Bride and Prejudice (2004) is billed as a romantic drama. It’s directed by Gurinder Chadha, who is well-known for the highly-successful Bend it Like Beckham (2002). Chadha wrote the screen play with Paul Mayeda Berges, which is based on Pride and Prejudice by Jane Austin. This Bollywood-style adaption of the novel is light-hearted fun. It opens by throwing the audience straight into Bollywood-style singing and dancing, and this sets the tone for the film.
The Bennets, the English family of Austin’s novel, become the Backshis in the film, an Indian family. The mother is desperate to have her four daughters marry respectable and rich men. The daughters have their own ideas as to whom they want to marry; especially Lalita Backshi. After some misunderstandings, Lalita marries Will Darcy, a handsome and rich American, and her older sister, Jaya, marries Balraj, an English barrister. They have a joint wedding, and ride off on elephants, to live happily ever after. This leaves everyone happy, including the parents.
Incidentally, being Bollywood-style, when Wickham tries to run off with Lakhi and ruin her life, instead of being forced to marry him, Lakhi is rescued by Lalita and Will Darcy. Much better ending, I thought. Beautiful Lakhi can now marry someone more suitable, and live happily ever after.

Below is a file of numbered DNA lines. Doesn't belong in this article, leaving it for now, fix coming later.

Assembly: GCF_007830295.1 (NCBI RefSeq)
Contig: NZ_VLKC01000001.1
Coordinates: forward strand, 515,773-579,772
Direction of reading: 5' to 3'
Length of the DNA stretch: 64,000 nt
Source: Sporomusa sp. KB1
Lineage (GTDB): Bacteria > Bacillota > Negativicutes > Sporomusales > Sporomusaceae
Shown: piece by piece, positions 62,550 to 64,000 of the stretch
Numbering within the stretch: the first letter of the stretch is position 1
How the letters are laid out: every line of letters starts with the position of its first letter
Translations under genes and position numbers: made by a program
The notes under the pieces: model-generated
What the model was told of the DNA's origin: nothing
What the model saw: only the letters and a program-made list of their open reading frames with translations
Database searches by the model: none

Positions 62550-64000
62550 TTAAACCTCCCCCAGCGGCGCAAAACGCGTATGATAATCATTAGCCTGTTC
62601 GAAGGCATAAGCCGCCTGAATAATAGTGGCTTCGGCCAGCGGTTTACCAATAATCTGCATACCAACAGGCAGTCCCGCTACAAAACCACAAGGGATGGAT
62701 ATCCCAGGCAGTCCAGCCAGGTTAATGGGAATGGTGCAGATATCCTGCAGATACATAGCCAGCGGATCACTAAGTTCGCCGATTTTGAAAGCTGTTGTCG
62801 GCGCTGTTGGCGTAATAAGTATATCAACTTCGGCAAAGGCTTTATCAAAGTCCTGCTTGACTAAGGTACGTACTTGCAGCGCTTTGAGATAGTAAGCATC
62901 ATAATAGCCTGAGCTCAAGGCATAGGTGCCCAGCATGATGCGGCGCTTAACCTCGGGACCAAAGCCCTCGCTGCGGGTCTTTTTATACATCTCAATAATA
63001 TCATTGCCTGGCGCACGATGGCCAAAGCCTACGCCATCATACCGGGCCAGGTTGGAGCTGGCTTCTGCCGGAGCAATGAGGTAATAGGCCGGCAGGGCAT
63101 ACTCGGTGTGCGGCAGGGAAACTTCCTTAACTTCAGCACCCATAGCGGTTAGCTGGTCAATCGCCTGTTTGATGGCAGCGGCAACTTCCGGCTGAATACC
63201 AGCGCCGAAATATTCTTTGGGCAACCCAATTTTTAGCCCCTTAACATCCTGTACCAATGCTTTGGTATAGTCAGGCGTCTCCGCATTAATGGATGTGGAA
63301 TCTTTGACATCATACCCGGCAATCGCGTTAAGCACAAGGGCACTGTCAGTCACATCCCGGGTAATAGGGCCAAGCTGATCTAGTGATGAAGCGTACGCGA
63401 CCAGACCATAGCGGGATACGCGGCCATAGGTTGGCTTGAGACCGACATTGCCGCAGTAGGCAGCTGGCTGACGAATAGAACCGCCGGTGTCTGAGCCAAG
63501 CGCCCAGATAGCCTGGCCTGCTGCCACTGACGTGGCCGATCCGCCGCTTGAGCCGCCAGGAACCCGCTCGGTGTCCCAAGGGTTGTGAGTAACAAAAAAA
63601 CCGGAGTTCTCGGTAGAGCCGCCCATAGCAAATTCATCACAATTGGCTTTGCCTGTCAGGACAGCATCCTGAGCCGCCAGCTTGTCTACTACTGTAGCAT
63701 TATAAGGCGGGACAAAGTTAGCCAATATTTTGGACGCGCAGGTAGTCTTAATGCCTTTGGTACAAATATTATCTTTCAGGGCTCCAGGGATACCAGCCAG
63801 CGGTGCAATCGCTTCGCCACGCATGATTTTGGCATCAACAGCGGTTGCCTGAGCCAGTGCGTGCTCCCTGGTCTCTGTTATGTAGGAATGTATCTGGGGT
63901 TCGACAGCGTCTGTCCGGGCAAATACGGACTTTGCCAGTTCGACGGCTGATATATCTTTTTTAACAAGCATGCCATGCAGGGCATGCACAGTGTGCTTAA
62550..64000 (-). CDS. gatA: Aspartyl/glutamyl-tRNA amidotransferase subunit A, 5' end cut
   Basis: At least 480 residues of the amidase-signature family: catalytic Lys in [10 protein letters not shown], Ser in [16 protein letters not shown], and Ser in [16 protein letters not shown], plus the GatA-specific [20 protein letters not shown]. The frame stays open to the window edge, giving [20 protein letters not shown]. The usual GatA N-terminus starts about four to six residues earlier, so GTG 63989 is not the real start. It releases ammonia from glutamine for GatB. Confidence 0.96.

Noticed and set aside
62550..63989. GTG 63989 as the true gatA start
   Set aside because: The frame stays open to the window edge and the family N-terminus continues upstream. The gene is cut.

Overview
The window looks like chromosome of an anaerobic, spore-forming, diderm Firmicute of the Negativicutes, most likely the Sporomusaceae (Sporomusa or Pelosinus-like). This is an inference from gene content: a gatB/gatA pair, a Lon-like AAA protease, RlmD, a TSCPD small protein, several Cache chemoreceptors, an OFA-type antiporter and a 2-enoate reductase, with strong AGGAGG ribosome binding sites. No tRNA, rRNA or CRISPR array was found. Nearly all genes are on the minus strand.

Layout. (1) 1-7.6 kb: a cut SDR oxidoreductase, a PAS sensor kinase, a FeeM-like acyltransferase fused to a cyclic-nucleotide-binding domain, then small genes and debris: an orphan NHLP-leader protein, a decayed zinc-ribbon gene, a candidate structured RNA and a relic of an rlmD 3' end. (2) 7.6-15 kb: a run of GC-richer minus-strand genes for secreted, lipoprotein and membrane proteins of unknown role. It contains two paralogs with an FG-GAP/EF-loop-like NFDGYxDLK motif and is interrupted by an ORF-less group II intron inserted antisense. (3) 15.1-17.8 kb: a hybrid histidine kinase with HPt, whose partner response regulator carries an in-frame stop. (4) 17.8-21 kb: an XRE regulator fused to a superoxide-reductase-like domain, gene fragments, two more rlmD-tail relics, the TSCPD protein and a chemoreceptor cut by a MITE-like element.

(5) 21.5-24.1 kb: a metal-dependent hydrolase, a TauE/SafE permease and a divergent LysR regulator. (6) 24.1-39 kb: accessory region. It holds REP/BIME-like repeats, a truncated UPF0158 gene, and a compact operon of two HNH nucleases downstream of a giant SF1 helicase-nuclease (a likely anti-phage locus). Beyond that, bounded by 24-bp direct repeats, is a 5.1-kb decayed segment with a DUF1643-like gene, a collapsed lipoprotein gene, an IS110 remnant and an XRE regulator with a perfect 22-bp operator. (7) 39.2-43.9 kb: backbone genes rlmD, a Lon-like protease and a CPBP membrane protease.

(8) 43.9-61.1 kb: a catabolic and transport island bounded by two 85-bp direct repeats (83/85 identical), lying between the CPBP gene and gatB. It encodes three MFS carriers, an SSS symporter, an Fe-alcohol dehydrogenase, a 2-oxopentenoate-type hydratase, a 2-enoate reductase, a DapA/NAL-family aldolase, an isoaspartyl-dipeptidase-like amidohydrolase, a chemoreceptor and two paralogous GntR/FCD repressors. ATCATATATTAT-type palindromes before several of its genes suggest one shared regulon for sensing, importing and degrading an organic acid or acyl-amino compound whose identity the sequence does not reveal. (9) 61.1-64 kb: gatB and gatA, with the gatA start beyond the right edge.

This film is a fairytale, and treats the story as such. My Film Group enjoyed it, as did I. I love the Bollywood-style singing and dancing, and had a challenge trying to keep still and not join in the dancing. The story is set in Amristar, the Punjab, in India, where the family live. I wished we had seen more of the Sikh Golden Temple at Amristar. The scene shifts to Goa, then London, England, and on to California, in the United States. Add to the exotic locations the beautiful people, colourful clothes, the weddings, the singing and dancing which fill the movie, and the atmosphere is so joyous it would be almost impossible not to be left feeling good.
Gurinder Chadha was born in 1960 in Kenya to a Sikh family, who became part of the Indian diaspora when they moved to England in 1962. She grew up to be very independent, and has gone on to have a distinguished career in radio, television, and now, film. Her films are distinctive in that they blend Chadha’s Sikh Indian background with the influences of her upbringing in England. This has created an unique flavour to her work that is highly entertaining. Obviously, I am not alone in this opinion. her work attracts huge audiences. She has a happy spirit she brings into her movies.
For a budget of $7 million, the box office for Bride and Prejudice was $24.7 million. Happiness pays off!